• a neat twist to self esteem
    From Amazon

    Journalist John Schwartz knows just how it feels to be short. He's heard all the jokes and put downs. In this book he takes a close look at famous height studies. The more he learned about being short the more he has learned to embrace it. I think that kids short or not can take away a good message from reading this book. Outward appearances are not important no matter what the media would like for you to believe. Children need to learn that they are who they are and that's a good thing! It covers the topic of self esteem in a humorous way.

  • Not just for short kids
    From Amazon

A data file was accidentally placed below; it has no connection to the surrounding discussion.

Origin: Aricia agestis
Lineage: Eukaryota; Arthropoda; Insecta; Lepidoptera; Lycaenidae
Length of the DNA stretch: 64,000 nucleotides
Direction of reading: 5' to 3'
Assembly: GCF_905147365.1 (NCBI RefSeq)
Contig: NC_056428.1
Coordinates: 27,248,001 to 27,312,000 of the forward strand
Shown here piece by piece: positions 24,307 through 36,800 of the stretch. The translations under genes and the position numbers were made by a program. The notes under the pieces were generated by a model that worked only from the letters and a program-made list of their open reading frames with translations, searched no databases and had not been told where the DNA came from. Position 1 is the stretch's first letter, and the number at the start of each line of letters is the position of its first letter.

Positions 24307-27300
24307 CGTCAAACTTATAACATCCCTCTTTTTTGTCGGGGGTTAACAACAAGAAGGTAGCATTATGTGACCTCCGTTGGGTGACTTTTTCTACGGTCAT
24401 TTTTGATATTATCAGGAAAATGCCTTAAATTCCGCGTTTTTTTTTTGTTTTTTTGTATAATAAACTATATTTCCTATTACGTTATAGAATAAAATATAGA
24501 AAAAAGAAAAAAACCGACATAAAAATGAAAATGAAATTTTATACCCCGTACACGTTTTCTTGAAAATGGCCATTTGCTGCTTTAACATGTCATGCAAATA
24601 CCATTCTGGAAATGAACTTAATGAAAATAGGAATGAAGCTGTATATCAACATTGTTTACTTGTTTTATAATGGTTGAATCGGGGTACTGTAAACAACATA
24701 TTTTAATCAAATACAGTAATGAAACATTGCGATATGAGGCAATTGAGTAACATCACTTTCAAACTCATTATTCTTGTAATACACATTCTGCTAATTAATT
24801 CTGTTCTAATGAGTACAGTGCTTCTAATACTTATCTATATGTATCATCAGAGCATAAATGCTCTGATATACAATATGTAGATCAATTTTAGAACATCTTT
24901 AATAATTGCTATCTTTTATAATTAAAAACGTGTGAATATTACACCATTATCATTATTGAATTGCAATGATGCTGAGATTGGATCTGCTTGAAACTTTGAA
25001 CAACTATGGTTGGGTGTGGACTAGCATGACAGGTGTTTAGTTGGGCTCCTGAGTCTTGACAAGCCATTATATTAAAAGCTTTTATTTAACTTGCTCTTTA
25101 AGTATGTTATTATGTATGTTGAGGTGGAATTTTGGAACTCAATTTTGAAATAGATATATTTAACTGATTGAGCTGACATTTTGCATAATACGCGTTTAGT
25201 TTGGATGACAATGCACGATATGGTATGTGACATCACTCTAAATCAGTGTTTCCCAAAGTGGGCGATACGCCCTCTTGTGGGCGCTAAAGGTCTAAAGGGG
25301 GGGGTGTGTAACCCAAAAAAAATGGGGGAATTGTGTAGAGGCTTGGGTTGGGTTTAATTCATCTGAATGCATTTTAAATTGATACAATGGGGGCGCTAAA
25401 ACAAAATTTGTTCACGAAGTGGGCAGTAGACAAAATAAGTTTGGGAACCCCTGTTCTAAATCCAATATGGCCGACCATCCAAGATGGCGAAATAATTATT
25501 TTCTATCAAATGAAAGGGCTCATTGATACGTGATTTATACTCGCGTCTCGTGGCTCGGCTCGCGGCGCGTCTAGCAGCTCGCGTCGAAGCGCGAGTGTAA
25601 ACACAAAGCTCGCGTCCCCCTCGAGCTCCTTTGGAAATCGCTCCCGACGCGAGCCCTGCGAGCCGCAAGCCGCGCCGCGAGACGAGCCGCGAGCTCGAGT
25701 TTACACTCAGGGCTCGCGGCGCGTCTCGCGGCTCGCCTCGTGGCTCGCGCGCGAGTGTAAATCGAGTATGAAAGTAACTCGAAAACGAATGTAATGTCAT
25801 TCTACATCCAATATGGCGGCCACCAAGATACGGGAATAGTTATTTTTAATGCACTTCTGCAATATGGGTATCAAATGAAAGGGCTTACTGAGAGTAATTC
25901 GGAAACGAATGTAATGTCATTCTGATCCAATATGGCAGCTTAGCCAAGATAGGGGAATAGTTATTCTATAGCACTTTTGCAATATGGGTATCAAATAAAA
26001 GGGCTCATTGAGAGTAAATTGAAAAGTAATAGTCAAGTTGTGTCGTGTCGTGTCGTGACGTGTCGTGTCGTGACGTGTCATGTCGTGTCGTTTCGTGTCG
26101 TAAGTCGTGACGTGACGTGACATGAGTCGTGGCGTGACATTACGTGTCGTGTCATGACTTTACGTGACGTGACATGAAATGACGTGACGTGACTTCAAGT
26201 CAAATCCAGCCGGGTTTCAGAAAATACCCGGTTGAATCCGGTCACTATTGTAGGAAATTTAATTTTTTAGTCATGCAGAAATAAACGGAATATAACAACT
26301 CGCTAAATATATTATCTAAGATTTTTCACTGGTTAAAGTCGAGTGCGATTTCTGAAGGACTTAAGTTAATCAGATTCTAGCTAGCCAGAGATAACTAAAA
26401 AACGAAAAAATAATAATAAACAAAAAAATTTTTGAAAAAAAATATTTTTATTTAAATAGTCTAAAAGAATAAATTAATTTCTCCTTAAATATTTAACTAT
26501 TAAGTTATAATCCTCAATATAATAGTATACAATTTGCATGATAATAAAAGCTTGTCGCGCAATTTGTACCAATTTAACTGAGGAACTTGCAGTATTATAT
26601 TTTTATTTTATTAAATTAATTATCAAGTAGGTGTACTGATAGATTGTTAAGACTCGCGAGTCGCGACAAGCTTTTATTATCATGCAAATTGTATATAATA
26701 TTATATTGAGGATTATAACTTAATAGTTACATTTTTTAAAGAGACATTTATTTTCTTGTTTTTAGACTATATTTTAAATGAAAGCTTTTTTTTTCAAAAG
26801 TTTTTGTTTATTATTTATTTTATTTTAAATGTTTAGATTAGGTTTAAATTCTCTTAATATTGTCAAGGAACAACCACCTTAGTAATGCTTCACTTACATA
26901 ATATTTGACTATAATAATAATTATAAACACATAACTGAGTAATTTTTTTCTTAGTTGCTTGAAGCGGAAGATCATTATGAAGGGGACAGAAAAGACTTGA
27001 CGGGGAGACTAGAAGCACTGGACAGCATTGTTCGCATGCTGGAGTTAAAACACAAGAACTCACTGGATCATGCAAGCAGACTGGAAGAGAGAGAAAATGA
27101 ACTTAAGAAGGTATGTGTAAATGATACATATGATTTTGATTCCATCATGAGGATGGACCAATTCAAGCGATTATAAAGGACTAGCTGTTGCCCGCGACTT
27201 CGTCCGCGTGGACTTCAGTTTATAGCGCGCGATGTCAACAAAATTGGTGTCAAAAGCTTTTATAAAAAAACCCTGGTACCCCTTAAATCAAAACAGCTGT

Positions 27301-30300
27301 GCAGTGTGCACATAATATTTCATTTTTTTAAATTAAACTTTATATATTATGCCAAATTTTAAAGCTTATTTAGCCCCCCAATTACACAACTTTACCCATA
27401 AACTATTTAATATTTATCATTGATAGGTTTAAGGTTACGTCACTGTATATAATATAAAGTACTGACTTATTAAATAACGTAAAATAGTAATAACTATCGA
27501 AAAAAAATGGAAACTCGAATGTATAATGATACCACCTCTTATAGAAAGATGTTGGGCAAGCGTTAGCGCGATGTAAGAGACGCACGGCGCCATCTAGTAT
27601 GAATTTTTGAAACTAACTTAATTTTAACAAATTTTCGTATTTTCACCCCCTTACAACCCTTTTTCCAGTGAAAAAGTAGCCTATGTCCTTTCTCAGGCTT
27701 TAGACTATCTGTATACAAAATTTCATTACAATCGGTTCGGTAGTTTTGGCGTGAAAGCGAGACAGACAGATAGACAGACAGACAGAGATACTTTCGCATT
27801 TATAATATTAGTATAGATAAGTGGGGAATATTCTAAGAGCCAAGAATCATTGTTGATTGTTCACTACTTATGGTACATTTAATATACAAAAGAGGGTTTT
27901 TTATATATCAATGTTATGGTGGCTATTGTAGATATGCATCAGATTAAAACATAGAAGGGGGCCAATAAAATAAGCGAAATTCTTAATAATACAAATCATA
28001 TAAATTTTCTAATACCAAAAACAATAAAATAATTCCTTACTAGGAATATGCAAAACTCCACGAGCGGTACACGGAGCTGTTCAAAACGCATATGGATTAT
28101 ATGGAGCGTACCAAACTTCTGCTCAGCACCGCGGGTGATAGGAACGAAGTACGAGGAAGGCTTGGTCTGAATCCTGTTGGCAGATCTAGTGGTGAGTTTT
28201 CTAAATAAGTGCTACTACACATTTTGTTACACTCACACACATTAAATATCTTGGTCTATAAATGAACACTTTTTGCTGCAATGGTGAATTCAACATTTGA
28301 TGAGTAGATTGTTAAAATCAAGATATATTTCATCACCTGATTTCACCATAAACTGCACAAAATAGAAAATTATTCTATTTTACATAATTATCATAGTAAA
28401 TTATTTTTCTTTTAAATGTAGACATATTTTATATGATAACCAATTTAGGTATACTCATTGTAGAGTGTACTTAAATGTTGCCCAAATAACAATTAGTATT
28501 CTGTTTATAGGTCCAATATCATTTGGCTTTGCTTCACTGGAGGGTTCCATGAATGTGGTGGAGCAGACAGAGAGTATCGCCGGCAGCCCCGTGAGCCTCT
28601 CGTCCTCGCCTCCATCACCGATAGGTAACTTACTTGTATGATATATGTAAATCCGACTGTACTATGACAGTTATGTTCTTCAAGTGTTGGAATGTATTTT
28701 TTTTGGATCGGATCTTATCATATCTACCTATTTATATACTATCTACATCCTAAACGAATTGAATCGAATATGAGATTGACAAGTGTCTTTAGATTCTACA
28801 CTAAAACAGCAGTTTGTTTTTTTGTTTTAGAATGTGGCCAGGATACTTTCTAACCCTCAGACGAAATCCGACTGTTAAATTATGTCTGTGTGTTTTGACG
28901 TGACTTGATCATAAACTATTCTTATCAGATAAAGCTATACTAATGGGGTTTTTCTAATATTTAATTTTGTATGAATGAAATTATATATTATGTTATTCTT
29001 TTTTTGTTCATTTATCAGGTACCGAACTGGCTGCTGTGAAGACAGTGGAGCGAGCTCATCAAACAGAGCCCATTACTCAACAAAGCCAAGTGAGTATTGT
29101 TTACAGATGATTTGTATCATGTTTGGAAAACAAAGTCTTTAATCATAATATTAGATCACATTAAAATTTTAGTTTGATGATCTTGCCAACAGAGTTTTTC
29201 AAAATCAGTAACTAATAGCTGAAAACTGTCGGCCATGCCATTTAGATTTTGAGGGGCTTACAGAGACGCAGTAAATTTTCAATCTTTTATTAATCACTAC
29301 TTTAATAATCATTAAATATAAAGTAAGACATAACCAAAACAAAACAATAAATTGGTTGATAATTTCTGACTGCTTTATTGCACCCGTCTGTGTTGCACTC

This highly readable and deeply moving book isn't just for short kids -- it's perfect for any young readers who've ever been ostracized because they're built differently. (For that matter, it's perfect for the ostracizers too.) Schwartz is a former science reporter for The New York Times (he also trained as a lawyer and recently became the paper's national legal correspondent; so much for any easy myths about stature and achievement) and his sections on the science of shortness are particularly good reading. His clear, brisk explanation of the statistical analysis behind marketing to short people is worth the price of admission all by itself. As good as the science stuff is, though, this is at its heart a book with a humane message: Anybody who tries to make you feel bad because you're different doesn't have science, logic or history on his side.